Wright County Commissioner Mike Potter was in St. Paul Monday in his capacity as 2020 president of the Minnesota Transportation Alliance, which met for its monthly meeting to discuss the current impasse between Gov. Tim Walz and the State Legislature in getting a bonding bill completed.
He conducted a virtual meeting of the Transportation Alliance to update members of the status of the state bonding bill currently mired at the State Legislature. It made it through the powerful ways and means committee, but it was unclear which projects remain part of the bill and which aren’t.
“What made the transportation side of the bonding bill unique is that it just lumped all the highway funding together,” Potter said. “Back in the spring, individual projects were listed. This time they weren’t. They didn’t segregate out projects like they usually do, so we don’t know if the I-94 or Highway 55 projects that were part of the initial transportation bill are still included or not. What made it through the ways and means committee was lumped together – just saying $330 million for roads. It didn’t specify which projects were included.”
Two of the projects are of acute interest to Wright County – the I-94 project between Albertville and Monticello that would add a lane in both directions and the Hwy. 55 project between Medina and Loretto that would increase traffic from two to four lanes. While the Hwy. 55 project isn’t in Wright County, many county residents use Hwy. 55 on their daily commutes and as an access point to the Twin Cities. The Hwy. 55 bonding project would include right-of-way acquisition and design, which would have the project “shovel-ready” as it attempts to access federal transportation funds.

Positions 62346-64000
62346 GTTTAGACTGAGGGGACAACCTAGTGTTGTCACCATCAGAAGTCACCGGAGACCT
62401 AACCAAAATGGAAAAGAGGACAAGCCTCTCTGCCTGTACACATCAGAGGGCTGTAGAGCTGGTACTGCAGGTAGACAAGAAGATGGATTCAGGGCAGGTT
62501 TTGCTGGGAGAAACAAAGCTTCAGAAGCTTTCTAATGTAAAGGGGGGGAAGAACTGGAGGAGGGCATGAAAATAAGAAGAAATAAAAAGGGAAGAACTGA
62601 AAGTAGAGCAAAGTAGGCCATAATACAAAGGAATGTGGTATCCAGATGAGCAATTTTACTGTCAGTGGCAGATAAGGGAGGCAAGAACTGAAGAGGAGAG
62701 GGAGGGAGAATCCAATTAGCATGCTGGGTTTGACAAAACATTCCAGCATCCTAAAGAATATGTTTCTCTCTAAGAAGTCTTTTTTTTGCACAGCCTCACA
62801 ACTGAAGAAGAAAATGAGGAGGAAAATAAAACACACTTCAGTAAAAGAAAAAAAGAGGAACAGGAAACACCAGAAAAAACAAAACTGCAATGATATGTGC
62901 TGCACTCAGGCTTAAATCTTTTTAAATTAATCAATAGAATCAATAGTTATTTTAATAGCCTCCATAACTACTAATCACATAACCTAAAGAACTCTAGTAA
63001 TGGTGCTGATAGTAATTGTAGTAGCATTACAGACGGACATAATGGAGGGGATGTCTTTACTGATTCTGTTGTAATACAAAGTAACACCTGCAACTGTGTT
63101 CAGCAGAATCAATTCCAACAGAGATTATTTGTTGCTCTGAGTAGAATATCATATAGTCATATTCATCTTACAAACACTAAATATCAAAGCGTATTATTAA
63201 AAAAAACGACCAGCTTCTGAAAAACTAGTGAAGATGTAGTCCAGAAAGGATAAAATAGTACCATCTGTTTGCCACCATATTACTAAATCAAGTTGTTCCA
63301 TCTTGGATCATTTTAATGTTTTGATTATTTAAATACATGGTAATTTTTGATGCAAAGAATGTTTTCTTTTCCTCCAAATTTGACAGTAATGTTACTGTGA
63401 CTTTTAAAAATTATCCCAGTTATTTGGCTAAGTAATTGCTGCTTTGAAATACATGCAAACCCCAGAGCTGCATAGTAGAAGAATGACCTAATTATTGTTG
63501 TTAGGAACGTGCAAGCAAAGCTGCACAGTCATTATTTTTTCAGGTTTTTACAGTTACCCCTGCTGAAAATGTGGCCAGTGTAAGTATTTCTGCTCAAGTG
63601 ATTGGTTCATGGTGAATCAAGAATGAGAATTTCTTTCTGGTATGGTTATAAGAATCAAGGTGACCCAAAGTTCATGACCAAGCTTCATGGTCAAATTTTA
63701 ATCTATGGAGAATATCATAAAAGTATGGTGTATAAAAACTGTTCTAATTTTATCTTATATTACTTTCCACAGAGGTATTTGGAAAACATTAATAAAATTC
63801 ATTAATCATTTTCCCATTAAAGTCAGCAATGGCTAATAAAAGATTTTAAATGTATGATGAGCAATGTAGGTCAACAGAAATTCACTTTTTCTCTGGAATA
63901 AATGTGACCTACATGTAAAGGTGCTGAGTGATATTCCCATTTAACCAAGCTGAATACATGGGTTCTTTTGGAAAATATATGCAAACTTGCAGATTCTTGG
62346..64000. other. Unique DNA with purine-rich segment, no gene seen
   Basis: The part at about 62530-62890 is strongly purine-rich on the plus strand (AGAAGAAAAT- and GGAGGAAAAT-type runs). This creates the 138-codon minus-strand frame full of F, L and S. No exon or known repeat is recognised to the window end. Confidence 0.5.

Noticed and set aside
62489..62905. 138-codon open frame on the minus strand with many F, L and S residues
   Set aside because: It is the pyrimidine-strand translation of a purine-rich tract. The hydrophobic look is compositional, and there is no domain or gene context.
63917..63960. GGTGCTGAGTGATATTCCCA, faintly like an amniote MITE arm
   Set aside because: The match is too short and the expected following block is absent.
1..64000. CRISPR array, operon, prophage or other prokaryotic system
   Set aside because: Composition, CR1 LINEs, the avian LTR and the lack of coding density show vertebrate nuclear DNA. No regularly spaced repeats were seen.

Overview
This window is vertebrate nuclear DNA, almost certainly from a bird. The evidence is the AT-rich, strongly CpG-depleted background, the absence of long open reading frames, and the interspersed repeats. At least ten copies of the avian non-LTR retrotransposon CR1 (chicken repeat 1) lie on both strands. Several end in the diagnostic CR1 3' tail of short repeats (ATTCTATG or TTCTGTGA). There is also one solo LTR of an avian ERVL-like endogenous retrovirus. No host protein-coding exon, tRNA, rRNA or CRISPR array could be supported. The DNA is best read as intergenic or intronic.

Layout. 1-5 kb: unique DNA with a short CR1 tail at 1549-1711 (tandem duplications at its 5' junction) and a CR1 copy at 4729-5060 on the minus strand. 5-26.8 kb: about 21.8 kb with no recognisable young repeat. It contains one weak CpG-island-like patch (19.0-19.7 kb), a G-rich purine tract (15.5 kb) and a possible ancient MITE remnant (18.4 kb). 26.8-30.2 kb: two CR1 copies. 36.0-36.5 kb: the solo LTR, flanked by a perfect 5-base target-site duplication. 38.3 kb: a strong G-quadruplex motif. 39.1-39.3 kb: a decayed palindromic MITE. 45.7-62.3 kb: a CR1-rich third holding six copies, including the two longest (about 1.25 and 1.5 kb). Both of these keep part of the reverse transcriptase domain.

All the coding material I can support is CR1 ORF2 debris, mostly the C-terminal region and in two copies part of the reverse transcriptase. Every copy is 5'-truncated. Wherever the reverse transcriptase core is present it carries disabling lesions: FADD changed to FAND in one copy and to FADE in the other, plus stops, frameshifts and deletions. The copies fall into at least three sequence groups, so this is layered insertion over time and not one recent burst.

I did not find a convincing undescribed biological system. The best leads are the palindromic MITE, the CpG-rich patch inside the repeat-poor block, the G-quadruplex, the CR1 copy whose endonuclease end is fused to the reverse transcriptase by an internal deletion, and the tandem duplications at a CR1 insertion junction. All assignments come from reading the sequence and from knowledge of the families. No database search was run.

Potter said that the bonding bill has been a leverage point for Senate Republicans who are looking to reduce or eliminate the executive powers that Walz has enacted under the peacetime state of emergency, which was extended to Aug. 12 earlier this week. The current session could stretch into next week, but the Senate has the ability to adjourn without an agreement being reached.
Walz was in the City of Henderson for a press conference dealing with a road project in the city that is prone to flooding. At that event, he said he hopes that the bonding bill will get approved and hinted he would be willing to make some concessions to the power of his executive orders to get a deal done.
Passage of the bonding bill could come as early as Friday or Monday, but there are no guarantees. As Potter pointed out, there has already been one special session and it wasn’t passed then. Those communities with needed road projects looking to get a portion of the funding that comes through the bonding bill are left to wait and see.
“It’s hard to predict whether they can reach an agreement or not,” Potter said. “Typically, if a bill makes it through the ways and means committee, it tends to get adopted. But, these are unusual times and this issue has become very political. For the sake of Wright County and other counties in the state that have critical road and bridge projects tied into the bonding bill, I hope something gets done and the partisan fighting can stop for a minute to help those communities. Whether that happens or not is anyone’s guess at this point.”